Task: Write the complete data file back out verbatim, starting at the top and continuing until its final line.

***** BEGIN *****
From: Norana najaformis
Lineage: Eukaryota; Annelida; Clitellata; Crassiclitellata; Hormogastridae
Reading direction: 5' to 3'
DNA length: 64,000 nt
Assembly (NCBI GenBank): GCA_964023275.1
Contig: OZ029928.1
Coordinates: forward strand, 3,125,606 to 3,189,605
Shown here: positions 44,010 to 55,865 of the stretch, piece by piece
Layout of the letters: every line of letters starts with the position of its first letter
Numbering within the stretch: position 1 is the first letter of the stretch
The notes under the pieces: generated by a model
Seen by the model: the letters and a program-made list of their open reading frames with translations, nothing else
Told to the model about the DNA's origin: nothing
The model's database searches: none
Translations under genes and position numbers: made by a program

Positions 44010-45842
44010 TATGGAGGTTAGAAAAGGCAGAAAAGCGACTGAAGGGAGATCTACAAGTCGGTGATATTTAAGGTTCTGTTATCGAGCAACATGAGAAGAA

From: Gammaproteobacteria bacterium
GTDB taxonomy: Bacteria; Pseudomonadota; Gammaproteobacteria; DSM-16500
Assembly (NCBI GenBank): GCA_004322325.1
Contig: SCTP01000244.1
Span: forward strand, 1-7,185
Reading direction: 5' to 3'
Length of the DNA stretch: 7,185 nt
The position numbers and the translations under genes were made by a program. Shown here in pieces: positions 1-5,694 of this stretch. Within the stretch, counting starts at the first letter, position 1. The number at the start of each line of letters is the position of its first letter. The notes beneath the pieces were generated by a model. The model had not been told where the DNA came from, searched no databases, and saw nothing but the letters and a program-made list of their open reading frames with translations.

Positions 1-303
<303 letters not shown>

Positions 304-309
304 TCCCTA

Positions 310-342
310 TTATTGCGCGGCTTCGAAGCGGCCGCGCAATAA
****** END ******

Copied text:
From: Norana najaformis
Lineage: Eukaryota; Annelida; Clitellata; Crassiclitellata; Hormogastridae
Reading direction: 5' to 3'
DNA length: 64,000 nt
Assembly (NCBI GenBank): GCA_964023275.1
Contig: OZ029928.1
Coordinates: forward strand, 3,125,606 to 3,189,605
Shown here: positions 44,010 to 55,865 of the stretch, piece by piece
Layout of the letters: every line of letters starts with the position of its first letter
Numbering within the stretch: position 1 is the first letter of the stretch
The notes under the pieces: generated by a model
Seen by the model: the letters and a program-made list of their open reading frames with translations, nothing else
Told to the model about the DNA's origin: nothing
The model's database searches: none
Translations under genes and position numbers: made by a program

Positions 44010-45842
44010 TATGGAGGTTAGAAAAGGCAGAAAAGCGACTGAAGGGAGATCTACAAGTCGGTGATATTTAAGGTTCTGTTATCGAGCAACATGAGAAGAA

From: Gammaproteobacteria bacterium
GTDB taxonomy: Bacteria; Pseudomonadota; Gammaproteobacteria; DSM-16500
Assembly (NCBI GenBank): GCA_004322325.1
Contig: SCTP01000244.1
Span: forward strand, 1-7,185
Reading direction: 5' to 3'
Length of the DNA stretch: 7,185 nt
The position numbers and the translations under genes were made by a program. Shown here in pieces: positions 1-5,694 of this stretch. Within the stretch, counting starts at the first letter, position 1. The number at the start of each line of letters is the position of its first letter. The notes beneath the pieces were generated by a model. The model had not been told where the DNA came from, searched no databases, and saw nothing but the letters and a program-made list of their open reading frames with translations.

Positions 1-303
<303 letters not shown>

Positions 304-309
304 TCCCTA

Positions 310-342
310 TTATTGCGCGGCTTCGAAGCGGCCGCGCAATAA